More about the Massachusetts Endangered Species Act
The year 2020 marks the 30th anniversary of the Massachusetts Endangered Species Act (MESA). Through the implementation of MESA, MassWildlife’s Natural Heritage and Endangered Species Program (NHESP) conserves and protects the most vulnerable native animal and plant species of Massachusetts and the habitats upon which they depend. Currently, there are more than 400 native plants, vertebrates, and invertebrates that are officially listed as Endangered, Threatened, or of Special Concern.
Many rare species have benefited from the protection afforded under MESA and the work of NHESP over the years, including the restoration and conservation of several notable species such as the peregrine falcon, bald eagle, and northern red-bellied cooter. However, there is still a lot to do and in the face of habitat loss, emerging diseases, invasive species, climate change, and other threats, this work is more important than ever!
NHESP staff are diligently working to recover rare species and their habitats. NHESP’s conservation efforts include targeted restoration and active management of habitats; collection, management, and analysis of statewide biological data; conducting regulatory reviews; and the development of educational programming, publications, and conservation tools to connect residents with nature and help guide state and partner conservation priorities.
NHESP’s work is primarily funded through grants, regulatory review fees, and donations from supportive citizens. Donations to NHESP are received through a voluntary check-off on the state income tax form and direct donations throughout the year. NHESP donations go directly into the Endangered Wildlife Conservation Fund, which can only be used for administering NHESP programs. These donations are critical to ensure the dedicated NHESP staff can continue to perform important conservation work, including field research and surveys, regulatory review, habitat management, land protection, and education. Without such support, NHESP cannot protect, manage, and restore the Commonwealth’s most imperiled animals and plants and the sensitive communities and habitats on which they depend. In addition to donations, citizens can help by reporting the location of a rare species or vernal pool to help NHESP keep its database current.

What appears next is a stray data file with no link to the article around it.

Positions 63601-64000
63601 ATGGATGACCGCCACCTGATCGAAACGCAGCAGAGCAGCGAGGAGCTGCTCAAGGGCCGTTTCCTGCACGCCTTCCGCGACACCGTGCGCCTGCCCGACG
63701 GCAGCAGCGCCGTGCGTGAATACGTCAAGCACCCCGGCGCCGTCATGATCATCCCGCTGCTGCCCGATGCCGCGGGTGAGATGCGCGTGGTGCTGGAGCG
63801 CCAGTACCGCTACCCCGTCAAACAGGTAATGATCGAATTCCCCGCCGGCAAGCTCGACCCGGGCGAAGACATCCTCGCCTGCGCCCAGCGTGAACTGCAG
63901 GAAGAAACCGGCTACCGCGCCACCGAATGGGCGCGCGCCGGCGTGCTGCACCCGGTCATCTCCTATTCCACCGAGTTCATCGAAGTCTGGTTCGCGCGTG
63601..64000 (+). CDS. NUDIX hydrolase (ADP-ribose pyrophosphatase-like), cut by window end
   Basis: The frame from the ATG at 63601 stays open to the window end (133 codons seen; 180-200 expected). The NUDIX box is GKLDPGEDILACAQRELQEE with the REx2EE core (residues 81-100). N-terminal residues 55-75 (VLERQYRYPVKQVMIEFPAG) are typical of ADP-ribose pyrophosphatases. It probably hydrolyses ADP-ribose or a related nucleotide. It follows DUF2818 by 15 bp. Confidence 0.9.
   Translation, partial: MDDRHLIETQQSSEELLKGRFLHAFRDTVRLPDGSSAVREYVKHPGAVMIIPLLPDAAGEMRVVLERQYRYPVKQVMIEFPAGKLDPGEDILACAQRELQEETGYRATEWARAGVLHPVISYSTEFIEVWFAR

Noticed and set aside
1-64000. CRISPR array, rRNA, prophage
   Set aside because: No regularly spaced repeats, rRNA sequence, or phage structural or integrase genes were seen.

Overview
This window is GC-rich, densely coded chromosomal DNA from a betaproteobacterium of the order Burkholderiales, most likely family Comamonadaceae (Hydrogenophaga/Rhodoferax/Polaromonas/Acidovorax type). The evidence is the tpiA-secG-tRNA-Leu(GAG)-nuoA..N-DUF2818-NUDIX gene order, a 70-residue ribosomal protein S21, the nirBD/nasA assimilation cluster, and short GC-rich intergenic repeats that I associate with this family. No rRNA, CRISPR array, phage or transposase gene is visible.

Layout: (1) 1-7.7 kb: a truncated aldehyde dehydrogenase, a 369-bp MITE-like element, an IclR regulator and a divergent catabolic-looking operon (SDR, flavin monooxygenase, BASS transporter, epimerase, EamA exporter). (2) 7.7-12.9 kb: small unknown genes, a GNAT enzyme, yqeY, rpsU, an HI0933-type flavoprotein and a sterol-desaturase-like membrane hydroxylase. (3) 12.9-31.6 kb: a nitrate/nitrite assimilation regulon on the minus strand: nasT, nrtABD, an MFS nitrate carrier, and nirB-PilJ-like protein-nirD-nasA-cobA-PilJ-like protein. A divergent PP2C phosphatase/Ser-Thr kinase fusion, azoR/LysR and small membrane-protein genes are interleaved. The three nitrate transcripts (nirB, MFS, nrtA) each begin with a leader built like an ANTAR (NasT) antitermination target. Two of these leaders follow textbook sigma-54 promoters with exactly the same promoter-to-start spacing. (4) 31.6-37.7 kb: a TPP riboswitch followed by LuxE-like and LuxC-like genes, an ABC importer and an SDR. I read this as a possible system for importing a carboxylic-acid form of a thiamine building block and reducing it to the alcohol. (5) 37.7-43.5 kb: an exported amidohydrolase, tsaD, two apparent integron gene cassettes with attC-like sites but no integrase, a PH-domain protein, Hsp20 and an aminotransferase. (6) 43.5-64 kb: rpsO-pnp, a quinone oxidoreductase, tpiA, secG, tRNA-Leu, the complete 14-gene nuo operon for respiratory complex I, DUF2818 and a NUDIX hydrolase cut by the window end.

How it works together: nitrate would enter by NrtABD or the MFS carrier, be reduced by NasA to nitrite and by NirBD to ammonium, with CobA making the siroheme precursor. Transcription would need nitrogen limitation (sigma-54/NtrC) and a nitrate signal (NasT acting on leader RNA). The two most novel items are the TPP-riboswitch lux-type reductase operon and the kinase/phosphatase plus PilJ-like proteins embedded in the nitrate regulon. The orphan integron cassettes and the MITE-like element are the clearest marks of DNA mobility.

Join the celebration! Go to Mass.gov/30MESA throughout the year to learn about MESA and how you can support NHESP.